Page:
Workroom Profile VII: David Mitchell Printmaker

In the early days of the shop we had a few of David Mitchell’s ‘Play on Words’ prints for sale and had always talked about something bigger, ‘an exhibition!’ we all cried, life went on.

Life went on in the way that we all got on with our work and became better and more confident at what we were doing. With David, this was his printmaking. Last year David came to the shop to tell us he was ready, that it was time for a show, and that we were to put a date in the diary. And it is with this workroom profile that I introduce to you the print maker David Mitchell and invite you to join us to celebrate the opening of his exhibition at Pentreath & Hall on the evening of Thursday 23rd April.

I had been very much looking forward to visiting David’s home and workspace for some time. To find out more about his work and how he came to become a print maker, as an 84 year old retired music teacher it is something he picked up relatively recently, I couldn’t wait to hear his story.



For as long as I have known him, David has always struck me as a dynamic and progressive individual, open to all of the world and its quirkiness. Unstoppable in his inquisitiveness and energy to learn and see and do new things – how many 84 year olds have you heard of having their first solo exhibition in London?

When I asked David to tell me about himself we went way back to the beginning, giving me a glimpse into a golden era.

Born in Hampstead to a Russian-Jewish antique dealer father and Cornish mother, he considered himself an only child from a huge family. He had three, much older sisters, so that by the time David came along they were all rather getting on with their own lives but they spoiled David rotten. His parents both did considerably well for themselves and the family flourished in London before the war. They continued to prosper in London during the war as well and David had a brief spell out in South Africa, staying with a sister until it ended. Back in London he was sent to a progressive school called King Alfred’s during a time he considers the heyday of child-centred, democratic, autonomous education. “We made all the rules, the first thing we did was get rid of all the rules. It gave me a lifelong taste of independence and rule breaking which has served me well.”

It was an exciting time, the war had ended, there was a socialist government and new things were happening. After a year at Cambridge, studying music he left. Then, having been called up to do his National Service, as a conscientious objector David spent his time as a orderly at the Trade Union Hospital in Hampstead. It proved to be an eye opening education for him; a young man from a nice family in Hampstead, meeting working men who came from all over the country with their industrial injuries, having done things David had never known about. All this time his creative drive was music. Writing, playing and singing.

A second attempt at university saw him dabble in anthropology, not quite right. It was a curious time of being able to get by on very little money, living was cheap and jobs were easy to come by, David worked in interesting bookshops and galleries and had a pleasant time doing this for a decade or so until the call to study music at the London University could no longer be ignored. Completing his music degree he began teaching at the Inner London Education Schools “The great independent education system, before Thatcher came and tore it to shreds.”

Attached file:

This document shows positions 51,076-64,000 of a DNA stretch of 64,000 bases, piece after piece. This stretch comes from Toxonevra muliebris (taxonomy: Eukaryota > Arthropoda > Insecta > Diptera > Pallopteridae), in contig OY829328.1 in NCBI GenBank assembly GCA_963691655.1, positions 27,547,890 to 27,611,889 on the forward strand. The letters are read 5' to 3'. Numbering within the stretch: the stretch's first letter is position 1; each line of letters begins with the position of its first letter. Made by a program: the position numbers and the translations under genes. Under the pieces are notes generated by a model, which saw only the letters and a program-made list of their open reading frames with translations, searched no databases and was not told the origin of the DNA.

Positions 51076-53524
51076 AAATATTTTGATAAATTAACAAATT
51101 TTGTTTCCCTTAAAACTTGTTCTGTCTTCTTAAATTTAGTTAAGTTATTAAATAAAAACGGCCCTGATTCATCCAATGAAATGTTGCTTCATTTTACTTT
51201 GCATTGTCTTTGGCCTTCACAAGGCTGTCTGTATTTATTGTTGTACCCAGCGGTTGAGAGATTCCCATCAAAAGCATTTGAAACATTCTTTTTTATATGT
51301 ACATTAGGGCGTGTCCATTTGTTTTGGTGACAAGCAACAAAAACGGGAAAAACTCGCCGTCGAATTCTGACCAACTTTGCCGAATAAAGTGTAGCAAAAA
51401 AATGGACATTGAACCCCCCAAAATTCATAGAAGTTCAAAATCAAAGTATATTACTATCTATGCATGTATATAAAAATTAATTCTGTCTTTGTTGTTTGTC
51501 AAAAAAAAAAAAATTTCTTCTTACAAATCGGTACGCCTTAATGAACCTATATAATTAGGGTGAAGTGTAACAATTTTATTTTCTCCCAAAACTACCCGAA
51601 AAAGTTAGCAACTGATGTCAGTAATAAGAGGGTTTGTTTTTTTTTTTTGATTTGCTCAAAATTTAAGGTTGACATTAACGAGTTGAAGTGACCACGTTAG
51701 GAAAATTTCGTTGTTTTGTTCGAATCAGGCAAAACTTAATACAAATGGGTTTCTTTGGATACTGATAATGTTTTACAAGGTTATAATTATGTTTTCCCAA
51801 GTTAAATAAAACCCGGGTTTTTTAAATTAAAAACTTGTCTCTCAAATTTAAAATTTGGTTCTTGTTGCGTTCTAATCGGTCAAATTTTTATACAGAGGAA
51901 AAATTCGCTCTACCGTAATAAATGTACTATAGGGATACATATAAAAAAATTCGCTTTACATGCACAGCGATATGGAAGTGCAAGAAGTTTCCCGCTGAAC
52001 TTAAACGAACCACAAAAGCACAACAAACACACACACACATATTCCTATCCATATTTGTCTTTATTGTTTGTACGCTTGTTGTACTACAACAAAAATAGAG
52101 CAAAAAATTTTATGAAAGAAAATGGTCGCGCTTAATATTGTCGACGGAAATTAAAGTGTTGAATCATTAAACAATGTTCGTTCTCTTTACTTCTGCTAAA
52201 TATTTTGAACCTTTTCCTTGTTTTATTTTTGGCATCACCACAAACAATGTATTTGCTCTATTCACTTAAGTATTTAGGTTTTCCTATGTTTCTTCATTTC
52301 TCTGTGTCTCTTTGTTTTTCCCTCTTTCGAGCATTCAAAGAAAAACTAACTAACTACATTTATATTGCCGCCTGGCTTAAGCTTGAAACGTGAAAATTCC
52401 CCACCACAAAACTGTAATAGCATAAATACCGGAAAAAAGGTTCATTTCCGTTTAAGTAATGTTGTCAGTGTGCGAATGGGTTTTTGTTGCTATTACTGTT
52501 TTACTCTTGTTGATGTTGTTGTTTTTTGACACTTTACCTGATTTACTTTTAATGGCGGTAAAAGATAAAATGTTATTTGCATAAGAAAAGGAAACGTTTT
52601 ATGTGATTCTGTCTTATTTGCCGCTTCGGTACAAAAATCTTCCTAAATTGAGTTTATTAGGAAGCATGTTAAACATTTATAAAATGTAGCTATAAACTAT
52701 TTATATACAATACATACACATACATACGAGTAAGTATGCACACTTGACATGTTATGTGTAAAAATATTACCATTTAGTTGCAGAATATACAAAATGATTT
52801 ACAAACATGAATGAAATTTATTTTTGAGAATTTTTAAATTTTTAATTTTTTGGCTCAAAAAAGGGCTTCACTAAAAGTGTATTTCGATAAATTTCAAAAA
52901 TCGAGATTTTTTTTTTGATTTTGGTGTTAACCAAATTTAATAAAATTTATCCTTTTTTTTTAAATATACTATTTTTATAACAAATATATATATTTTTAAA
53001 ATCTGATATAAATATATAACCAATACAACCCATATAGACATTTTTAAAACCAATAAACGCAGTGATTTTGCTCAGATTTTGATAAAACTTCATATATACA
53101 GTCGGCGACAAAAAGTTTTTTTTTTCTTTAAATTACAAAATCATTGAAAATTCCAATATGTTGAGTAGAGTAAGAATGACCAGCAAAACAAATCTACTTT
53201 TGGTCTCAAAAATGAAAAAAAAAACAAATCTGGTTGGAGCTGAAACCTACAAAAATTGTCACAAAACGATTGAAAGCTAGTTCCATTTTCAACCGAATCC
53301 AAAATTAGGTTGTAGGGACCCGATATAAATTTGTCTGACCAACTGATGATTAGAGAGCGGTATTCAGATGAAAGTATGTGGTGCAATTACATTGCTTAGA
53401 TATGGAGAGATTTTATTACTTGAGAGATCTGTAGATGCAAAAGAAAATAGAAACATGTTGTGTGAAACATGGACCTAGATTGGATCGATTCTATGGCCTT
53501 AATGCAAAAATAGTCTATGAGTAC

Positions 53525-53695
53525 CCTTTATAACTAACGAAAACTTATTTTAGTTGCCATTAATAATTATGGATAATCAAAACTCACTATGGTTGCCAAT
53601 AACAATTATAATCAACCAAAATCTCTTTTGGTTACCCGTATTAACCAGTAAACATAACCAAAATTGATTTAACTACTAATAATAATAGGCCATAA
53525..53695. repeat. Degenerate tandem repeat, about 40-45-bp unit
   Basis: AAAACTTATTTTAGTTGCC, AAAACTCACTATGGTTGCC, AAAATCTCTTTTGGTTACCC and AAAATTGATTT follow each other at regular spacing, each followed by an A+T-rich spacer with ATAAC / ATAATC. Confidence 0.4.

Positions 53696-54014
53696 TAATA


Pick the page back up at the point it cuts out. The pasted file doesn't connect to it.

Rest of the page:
By this time David was living with his partner – David, they’d met a year earlier at the Cuba Missile Demonstration in 1962!

David continued to teach music and eventually became the Head of Music at a nice school in Belsize Park, which he loved, and he stayed there for 22 years.

“ By my 50’s I’d stopped writing so much music and started working in visual art. Throughout my 50’s and 60’s I would draw at our little cottage in Norfolk. That went on until I retired about 12 years ago. I knew I wouldn’t be good at having no structure in my life so I thought I’d do a foundation year at the City Lit. I had NO IDEA how demanding it was going to be! So many expectations took me by surprise but it was thrilling and printmaking grabbed me. I considered an MA but thought better of it.”

Instead, David found Morley College where, up until recently, he was able to pick the brains of recently retired‘ technical genius’ Frank Connelly. It was a better idea for him as it is so open and supportive to people working in many different ways. This where David’s printmaking production continues to develop.










Most of the prints are photo etchings; some of those come from drawings that are always observational and all landscapes. “I’m a very bad photographer, I like to take pictures and turn them into photo etchings. I’m not a great user of colour, I like monochrome a lot, I feel comfortable with it. During the process of making a photo etching you can play at altering the image. I like to dry point and aqua tint.” From these landscapes come David’s rather playful abstractions which are as much about the mark making and techniques of print making as they are about their original source material.

A few years after the foundation course, David took an art book making course at the Mary Ward Centre, “I realised you could make very interesting structures using prints.” David now produces these along with his beautiful prints.

It is with great pleasure that we present David Mitchell’s ‘Works On Paper – a selling exhibition, featuring photo etchings and etchings of the landscapes of East Anglia and the Auvergne and a collection of art books.”





Join us for drinks on Thursday 23rd April 6:30pm – 9pm, as part of the Rugby Street ‘Best of British’ party.

The exhibition continues 24th April – 2nd May, 11am – 6pm.

Pentreath & Hall

17 Rugby Street

London WC1

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